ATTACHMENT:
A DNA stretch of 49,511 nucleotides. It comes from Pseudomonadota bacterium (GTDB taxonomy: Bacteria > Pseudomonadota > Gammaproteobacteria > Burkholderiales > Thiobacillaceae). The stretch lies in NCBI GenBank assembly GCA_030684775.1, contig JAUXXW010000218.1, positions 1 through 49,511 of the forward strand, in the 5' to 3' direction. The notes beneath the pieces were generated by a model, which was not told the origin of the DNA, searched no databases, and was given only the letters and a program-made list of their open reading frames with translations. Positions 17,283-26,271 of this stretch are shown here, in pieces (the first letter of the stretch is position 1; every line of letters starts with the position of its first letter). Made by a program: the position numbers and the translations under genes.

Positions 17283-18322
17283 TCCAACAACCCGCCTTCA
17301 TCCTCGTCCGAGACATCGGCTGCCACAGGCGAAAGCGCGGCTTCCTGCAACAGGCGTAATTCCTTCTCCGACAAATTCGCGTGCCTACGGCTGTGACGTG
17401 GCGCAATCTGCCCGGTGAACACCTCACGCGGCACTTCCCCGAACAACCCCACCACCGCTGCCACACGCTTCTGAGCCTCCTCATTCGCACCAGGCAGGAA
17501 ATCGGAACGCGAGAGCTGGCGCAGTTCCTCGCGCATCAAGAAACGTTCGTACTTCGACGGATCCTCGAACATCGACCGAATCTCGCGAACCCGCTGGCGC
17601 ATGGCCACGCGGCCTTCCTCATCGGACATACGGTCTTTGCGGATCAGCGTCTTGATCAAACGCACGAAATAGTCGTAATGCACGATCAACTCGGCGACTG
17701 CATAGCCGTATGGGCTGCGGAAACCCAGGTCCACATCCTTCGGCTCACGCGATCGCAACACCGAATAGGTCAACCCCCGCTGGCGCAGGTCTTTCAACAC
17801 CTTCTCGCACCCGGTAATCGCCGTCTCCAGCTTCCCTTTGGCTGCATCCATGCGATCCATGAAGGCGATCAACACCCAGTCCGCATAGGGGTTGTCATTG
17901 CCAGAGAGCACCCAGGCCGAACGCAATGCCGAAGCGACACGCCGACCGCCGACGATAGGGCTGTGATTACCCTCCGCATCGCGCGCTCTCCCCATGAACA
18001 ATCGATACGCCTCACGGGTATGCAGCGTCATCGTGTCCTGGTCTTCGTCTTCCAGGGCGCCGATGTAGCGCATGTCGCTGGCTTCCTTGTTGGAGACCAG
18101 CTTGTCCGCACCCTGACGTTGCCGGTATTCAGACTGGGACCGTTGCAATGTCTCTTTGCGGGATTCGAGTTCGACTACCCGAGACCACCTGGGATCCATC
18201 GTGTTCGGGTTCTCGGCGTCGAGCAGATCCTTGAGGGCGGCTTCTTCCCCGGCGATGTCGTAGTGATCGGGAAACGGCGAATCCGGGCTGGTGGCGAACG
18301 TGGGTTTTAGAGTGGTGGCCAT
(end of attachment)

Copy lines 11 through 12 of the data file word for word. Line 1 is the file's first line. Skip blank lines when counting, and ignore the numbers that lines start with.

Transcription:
18001 ATCGATACGCCTCACGGGTATGCAGCGTCATCGTGTCCTGGTCTTCGTCTTCCAGGGCGCCGATGTAGCGCATGTCGCTGGCTTCCTTGTTGGAGACCAG
18101 CTTGTCCGCACCCTGACGTTGCCGGTATTCAGACTGGGACCGTTGCAATGTCTCTTTGCGGGATTCGAGTTCGACTACCCGAGACCACCTGGGATCCATC